| NY | Sep 5, 1863

[EDITORS' NOTE: THIS PAGE CONTAINS HEADNOTES. HEADNOTES ARE NOT AN OFFICIAL PRODUCT OF THE COURT, THEREFORE THEY ARE NOT DISPLAYED.] *391

[EDITORS' NOTE: THIS PAGE CONTAINS HEADNOTES. HEADNOTES ARE NOT AN OFFICIAL PRODUCT OF THE COURT, THEREFORE THEY ARE NOT DISPLAYED.] *392

[EDITORS' NOTE: THIS PAGE CONTAINS HEADNOTES. HEADNOTES ARE NOT AN OFFICIAL PRODUCT OF THE COURT, THEREFORE THEY ARE NOT DISPLAYED.] *393 Crans could not have the benefits of the compromise and release without adopting all the representations that Hubbard made to the defendants in the negotiations for the same. The release was no better in his hands than if he had personally obtained it and made the same representations to the defendants to procure it that Hubbard made to them. (Bennett v. Judson,21 N.Y. Rep. 238; 23 Wend. 260" court="N.Y. Sup. Ct." date_filed="1840-05-15" href="https://app.midpage.ai/document/sandford-v-handy-5515452?utm_source=webapp" opinion_id="5515452">23 Wend. 260; 1 Hill, 317.)

The referee found that Hubbard represented to the defendants that the farm in Pennsylvania, of which Crans owned one half, "was incumbered for more than it was worth," and that such representation "constituted an inducement to the defendants to sign the release." He also found that only $1672 was due upon the $5000 judgment, which was one of the liens on the farm; and his figures show that Crans' half of the farm was worth $2703 more than all the incumbrances on it at the time the compromise was effected; and that the value of the other real and personal property Crans then owned in Pennsylvania was $880. Crans retained all this property; and the defendants then supposed what property he had in Pennsylvania was incumbered for more than it was worth. He did not deal fairly with the defendants. I say this, because the misrepresentations which Hubbard made to the defendants are to be deemed his misrepresentations. The defendants only obtained about half of their debt by the *394 compromise. Over $400 of the same remained unpaid. The defendants therefore had at least a doubtful claim against Crans for that sum, when he and Van Duzer gave them the four promissory notes in question, for $100 each. The referee therefore erred in holding that "there was no legal consideration" for either of such notes. It is well settled that the compromise of a doubtful claim is a good consideration for a promise to pay money; and that when an action is brought upon such a promise, it is no answer to show that the claim was not a valid one. (Stewart v. Ahrenfeldt, 4 Denio, 189" court="N.Y. Sup. Ct." date_filed="1847-01-15" href="https://app.midpage.ai/document/stewart-v-ahrenfeldt-5465392?utm_source=webapp" opinion_id="5465392">4 Denio, 189; Seaman v. Seaman, 12 Wend. 381" court="N.Y. Sup. Ct." date_filed="1834-07-15" href="https://app.midpage.ai/document/seaman-v-seaman-5514346?utm_source=webapp" opinion_id="5514346">12 Wend. 381; Russell v.Cook, 3 Hill, 504.)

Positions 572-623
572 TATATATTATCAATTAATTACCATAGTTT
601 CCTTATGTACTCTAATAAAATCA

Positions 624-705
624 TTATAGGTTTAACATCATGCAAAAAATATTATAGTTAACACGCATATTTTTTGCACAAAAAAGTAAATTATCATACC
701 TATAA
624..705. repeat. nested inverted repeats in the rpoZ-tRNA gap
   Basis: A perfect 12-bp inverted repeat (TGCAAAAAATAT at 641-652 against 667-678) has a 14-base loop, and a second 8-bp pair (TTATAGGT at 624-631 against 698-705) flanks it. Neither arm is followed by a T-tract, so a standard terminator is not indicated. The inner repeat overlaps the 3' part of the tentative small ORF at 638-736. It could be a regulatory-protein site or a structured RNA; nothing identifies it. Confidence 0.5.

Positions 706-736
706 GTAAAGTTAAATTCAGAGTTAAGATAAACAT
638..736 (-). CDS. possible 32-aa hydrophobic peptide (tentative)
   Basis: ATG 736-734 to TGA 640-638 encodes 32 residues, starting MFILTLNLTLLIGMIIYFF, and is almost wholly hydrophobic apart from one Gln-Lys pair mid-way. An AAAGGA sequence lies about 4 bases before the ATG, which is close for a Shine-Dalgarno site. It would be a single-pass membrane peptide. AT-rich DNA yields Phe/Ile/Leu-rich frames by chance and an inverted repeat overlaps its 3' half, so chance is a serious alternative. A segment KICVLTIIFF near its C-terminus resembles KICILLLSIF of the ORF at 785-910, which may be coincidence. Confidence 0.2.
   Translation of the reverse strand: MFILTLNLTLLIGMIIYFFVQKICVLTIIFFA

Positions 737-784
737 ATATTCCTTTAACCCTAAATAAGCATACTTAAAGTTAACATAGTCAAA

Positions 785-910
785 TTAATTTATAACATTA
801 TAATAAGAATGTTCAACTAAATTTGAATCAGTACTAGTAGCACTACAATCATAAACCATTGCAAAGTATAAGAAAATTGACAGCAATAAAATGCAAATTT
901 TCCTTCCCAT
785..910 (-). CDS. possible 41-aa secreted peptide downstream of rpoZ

It is not entirely certain that the defendants could not have avoided the compromise and release for the misrepresentations that constituted an inducement for them to become parties thereto, and recover their debt of Crans. Hence when Crans compromised the defendants' claim for the unpaid portion of such debt, and he and Van Duzer gave the notes in dispute therefor, they became legally liable for that portion of the debt included in the notes. (See Stafford v. Bacon, 1 Hill, 532.) The notes, therefore, were valid.

The appellants' counsel claims that the notes were valid, for the alleged reason that a promise by a debtor, after the execution of a voluntary release under seal by the creditor, at the debtor's request, to pay the balance of the debt, is founded on a sufficient consideration and is binding. He has submitted a very interesting brief in support of this proposition. There is considerable authority that sustains it. (See Willing v.Peters, 12 Serg. Rawle, 177; Comyn on Con. 4th Am. ed. p. 20;Downsend v. Hunt, 3 Croke's Rep. 408; Tuck v. Tooke, 12 Moore, 438; 4 Man. Ry. 393.) The authorities in this state and Massachusetts seem to be the other way, (see Stafford v.Bacon, 1 Hill, 532; S.C., 2 id. 353,) where it is stated that the opinion of NELSON, Ch. J., to the contrary, published in 25 Wendell, page 384, was delivered to the reporter by mistake. (See also Valentine *395 v. Foster, 1 Metcalf, 520.) But the view I have taken of the case renders it unnecessary to express any opinion upon this question. (See Goulding v. Davidson, 26 N.Y. Rep. 604.)

The decision of the referee can not be sustained for any insufficiency in the answer. The complaint contains the allegation that the release was given by the defendants "with full knowledge of all the material facts affecting their rights." They denied this, and had the right to controvert the same. Besides, the parties litigated the case upon the merits, and it is too late for the plaintiffs to object to the sufficiency of the answer. (1 Kernan, 237; 3 id. 127; 18 N.Y. Rep. 585; 20 id. 355; Dauchy v. Tyler, 15 How. Rep. 399.)

There is nothing in the point made by the plaintiff's counsel that the defendants could not retain and enforce the notes without returning, or offering to return, the goods or money received by them under the compromise. Crans waived the right to require this, if he ever possessed it, when he settled with the defendants, and delivered to them the notes in question. He agreed, when he gave the notes, that they might retain whatever they had received or would receive under the compromise, and that he and Van Duzer would pay them $400 besides, according to the tenor and effect of the notes they gave therefor.

For the foregoing reasons I am of the opinion the judgment of the Supreme Court should be reversed, and a new trial granted, costs to abide the event.

DENIO, Ch. J. also delivered an opinion for reversal.

Judgment reversed, and a new trial ordered. *396